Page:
Italy launches sewage plan to avert EU fines

State of emergency over Milan wastewater treatment announced after further legal warning

The Italian government called Milan's authorities to attention on Friday, declaring a thirteen-month long state of emergency over inadequate sewage treatment facilities in the country's second city. Milan is virtually the only major European urban centre that still discharges untreated effluent into surrounding rivers, its city council having failed to construct full treatment facilities as required under the EU's 1991 urban wastewater treatment directive.

Italy was condemned in the European Court of Justice over the issue in 1996. Earlier this month, the EU Commission announced a final legal warning to Italy in a repeat action that, if it ends in a second condemnation, could result in daily fines being levied against the national government (ENDS Daily 6 January). No such fines have ever been levied against an EU member state to date. According to EU officials, this is mainly because the threat of them provides excellent deterrent value, as now seen in the case of Milan.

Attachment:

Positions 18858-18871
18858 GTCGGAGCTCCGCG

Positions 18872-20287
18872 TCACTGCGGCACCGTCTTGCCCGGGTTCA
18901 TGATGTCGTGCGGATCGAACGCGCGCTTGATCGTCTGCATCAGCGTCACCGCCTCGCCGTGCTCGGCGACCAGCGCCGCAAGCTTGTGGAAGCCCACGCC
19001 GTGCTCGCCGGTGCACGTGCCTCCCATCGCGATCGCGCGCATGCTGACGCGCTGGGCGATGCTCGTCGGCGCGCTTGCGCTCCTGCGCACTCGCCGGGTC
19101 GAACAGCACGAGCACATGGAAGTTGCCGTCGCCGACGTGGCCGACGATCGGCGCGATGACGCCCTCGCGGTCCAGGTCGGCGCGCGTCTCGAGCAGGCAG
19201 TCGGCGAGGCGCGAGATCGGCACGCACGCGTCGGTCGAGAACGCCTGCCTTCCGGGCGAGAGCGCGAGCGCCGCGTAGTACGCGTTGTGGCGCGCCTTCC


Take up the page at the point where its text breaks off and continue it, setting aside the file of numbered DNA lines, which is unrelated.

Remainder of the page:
The state of emergency will last until 30 April 2001, according to a government decree published in Italy's official gazette on Friday. It is intended to speed up construction of three sewage treatment plants for Milan. Nevertheless, with completion of the plants not currently foreseen before 2002-2005, Italy will still have its work cut out to stave off the threat of fines.

Follow Up:
Italian environment ministry, tel: +39 06 57 22 55 80.

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